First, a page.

We Need Accessible All-Gender Bathrooms


Amy Susnea

The 2021-2022 school year brought many changes and challenges for South’s community: students returned, hallways busied, club membership surged. But a more inconspicuous change took place as well: the quiet introduction of all-gender bathrooms scattered throughout the building. These bathrooms, originally single-user faculty restrooms, appeared without fanfare, noticed by only a few students, and used by even fewer. When I first saw these bathrooms, I thought them to be a step in the right direction towards the inclusion of trans and nonbinary students in our school. After a year on Zoom in which many people displayed their preferred pronouns, I figured the addition of all-gender bathrooms was a continuation of this trend—an overdue acknowledgment of a group that has been sidelined for too long. But a couple of weeks later, another sign appeared next to the one declaring the restroom open to all: “For faculty use only.” 

The creation of all-gender restrooms has been many years in the making. As recently as March of 2021, New York State passed a law requiring all schools to convert their single-user bathrooms into all-gender ones. “In New York State, this discussion first came about seven years ago,” said Principal Dr. Christopher Gitz, “but it was not so much [about] all-gender as much as it was transgender guidelines and protocols for transgender students.” Seven years ago, the United States Department of Education extended Title IX, a law that protects students from gender- and sex-based discrimination, to include trans and nonbinary students. This legislation kickstarted the conversation in the New York State Legislature, which eventually trickled its way down to the local level.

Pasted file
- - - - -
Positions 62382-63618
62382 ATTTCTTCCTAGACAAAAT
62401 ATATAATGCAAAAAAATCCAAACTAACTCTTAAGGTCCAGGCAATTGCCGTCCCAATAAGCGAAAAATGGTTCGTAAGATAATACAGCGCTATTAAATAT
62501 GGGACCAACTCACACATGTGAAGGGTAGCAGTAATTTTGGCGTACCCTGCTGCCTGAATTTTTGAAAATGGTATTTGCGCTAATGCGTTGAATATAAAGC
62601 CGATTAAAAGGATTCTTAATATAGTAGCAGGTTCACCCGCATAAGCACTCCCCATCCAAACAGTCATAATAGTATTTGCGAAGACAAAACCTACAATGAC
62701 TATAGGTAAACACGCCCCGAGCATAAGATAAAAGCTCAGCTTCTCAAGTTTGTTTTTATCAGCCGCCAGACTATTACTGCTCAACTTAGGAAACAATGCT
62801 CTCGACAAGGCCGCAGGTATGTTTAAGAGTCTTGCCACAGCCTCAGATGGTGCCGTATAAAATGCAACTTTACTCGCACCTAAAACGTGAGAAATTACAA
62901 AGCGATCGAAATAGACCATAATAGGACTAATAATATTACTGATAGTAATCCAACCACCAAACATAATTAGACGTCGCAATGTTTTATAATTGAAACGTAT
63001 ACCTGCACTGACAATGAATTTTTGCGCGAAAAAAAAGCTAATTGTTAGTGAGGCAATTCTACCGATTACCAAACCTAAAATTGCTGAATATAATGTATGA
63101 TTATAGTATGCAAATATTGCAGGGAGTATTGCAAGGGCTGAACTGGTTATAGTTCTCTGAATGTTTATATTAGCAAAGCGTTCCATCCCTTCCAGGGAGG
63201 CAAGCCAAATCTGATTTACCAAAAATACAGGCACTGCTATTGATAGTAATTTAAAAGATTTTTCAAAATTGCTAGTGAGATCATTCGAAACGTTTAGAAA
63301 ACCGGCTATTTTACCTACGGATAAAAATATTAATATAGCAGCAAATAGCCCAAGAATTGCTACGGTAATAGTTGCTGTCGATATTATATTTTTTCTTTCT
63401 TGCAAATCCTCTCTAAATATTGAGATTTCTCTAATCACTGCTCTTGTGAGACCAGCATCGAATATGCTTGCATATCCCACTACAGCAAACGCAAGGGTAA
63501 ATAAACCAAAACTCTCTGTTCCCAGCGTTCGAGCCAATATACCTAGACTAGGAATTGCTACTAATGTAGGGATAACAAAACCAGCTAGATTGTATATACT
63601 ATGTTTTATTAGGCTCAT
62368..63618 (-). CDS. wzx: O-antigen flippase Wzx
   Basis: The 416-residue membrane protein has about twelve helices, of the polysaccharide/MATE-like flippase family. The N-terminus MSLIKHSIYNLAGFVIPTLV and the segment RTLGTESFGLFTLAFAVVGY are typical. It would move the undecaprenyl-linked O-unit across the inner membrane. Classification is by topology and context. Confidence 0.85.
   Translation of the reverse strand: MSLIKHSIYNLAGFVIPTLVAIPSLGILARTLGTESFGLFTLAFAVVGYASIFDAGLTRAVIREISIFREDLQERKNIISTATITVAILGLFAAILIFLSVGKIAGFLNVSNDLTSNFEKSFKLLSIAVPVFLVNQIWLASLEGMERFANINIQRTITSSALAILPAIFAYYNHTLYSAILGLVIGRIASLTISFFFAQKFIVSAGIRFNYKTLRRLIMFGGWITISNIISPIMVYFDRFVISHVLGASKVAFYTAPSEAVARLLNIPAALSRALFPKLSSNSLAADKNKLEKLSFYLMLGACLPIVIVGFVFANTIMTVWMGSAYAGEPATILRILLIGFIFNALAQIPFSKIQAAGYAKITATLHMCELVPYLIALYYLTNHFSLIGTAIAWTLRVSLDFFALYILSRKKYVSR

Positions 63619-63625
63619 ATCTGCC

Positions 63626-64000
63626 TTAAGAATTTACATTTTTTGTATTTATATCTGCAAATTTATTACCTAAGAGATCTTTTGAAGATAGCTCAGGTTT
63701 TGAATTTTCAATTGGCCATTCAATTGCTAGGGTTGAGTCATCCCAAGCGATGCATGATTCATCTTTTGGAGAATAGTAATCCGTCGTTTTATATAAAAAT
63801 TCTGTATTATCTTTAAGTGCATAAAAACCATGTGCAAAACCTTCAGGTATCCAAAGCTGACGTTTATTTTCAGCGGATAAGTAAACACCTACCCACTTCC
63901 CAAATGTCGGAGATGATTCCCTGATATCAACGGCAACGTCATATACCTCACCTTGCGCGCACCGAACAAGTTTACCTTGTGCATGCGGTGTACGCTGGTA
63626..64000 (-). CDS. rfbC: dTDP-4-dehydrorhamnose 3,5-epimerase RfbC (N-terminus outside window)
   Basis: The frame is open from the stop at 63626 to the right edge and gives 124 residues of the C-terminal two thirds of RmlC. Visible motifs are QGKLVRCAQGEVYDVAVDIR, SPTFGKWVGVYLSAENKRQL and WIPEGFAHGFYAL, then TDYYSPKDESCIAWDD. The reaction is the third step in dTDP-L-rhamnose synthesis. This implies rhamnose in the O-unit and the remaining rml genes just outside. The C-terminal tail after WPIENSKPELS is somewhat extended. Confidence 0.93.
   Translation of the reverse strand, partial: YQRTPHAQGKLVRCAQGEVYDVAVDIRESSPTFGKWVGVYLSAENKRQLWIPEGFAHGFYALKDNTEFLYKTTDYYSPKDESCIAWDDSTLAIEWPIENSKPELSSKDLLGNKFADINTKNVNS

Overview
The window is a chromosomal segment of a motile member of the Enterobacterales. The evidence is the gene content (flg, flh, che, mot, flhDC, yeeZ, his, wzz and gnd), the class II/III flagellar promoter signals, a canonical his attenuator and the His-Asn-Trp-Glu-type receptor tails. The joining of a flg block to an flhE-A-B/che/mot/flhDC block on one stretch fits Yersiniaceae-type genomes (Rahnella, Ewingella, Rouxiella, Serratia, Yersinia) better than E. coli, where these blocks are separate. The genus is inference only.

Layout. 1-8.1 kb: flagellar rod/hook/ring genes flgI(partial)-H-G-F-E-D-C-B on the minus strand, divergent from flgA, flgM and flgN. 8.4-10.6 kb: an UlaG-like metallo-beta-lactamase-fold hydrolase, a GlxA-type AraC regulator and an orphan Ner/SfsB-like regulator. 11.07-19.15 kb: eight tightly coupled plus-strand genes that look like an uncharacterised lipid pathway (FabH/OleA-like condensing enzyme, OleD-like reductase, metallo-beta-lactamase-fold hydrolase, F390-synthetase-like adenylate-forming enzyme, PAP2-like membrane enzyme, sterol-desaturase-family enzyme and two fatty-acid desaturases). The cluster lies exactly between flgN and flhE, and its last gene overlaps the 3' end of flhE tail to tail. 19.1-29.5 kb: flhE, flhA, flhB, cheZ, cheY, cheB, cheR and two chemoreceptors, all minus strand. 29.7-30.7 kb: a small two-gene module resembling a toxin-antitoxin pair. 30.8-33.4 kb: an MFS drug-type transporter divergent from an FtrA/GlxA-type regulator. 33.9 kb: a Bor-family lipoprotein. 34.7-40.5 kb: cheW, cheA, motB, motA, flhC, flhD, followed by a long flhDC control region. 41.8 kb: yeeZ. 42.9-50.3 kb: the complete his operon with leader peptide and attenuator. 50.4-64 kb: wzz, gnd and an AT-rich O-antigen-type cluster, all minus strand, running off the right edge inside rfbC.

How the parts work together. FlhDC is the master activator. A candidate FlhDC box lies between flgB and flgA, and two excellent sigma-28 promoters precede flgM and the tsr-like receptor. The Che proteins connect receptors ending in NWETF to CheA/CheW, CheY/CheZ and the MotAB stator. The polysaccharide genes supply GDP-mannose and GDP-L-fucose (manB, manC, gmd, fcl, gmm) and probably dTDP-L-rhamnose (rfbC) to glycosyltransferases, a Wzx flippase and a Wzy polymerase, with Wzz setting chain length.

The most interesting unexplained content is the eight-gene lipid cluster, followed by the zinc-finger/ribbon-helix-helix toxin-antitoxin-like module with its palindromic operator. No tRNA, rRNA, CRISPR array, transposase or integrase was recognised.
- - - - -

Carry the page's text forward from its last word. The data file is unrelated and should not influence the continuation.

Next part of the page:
Prior to this legislation, all accommodations of trans and nonbinary students occurred on an individual basis, without any school-wide discussions or changes to policy. “Since I’ve been working here, we’ve had students inquire about transgender facilities because they were identifying as a transgender person, and we’ve met with them individually and asked what they felt comfortable doing,” said Dr. Gitz. 

Bathrooms have always been a battleground for the cause of trans rights—a favorite last stand for trans-exclusionary talking heads—and a source of eternal strife for trans people. Men’s and women’s bathrooms leave a trans person with an even crueler binary: “Do I get beaten up, or do I get yelled at?”

Trans and nonbinary youth are one of the most vulnerable groups in this country. The trans suicide rate is extremely high: over 50% of trans and nonbinary youth have reported seriously contemplating or attempting suicide. This statistic is doubtlessly increased by the very precarious situation of trans people in our society—which includes bathroom access. Countless studies have shown that various forms of discrimination, from those as unfortunately ubiquitous as misgendering to those as severe as assault, are causes of this appalling statistic. In addition, trans adults have overwhelmingly reported facing verbal and physical assault in binary bathrooms, and have done everything possible to avoid using them in the first place. Some have even developed kidney-related problems from avoiding public restrooms for fear of harassment. Is this the environment and society we want to cultivate for our trans students?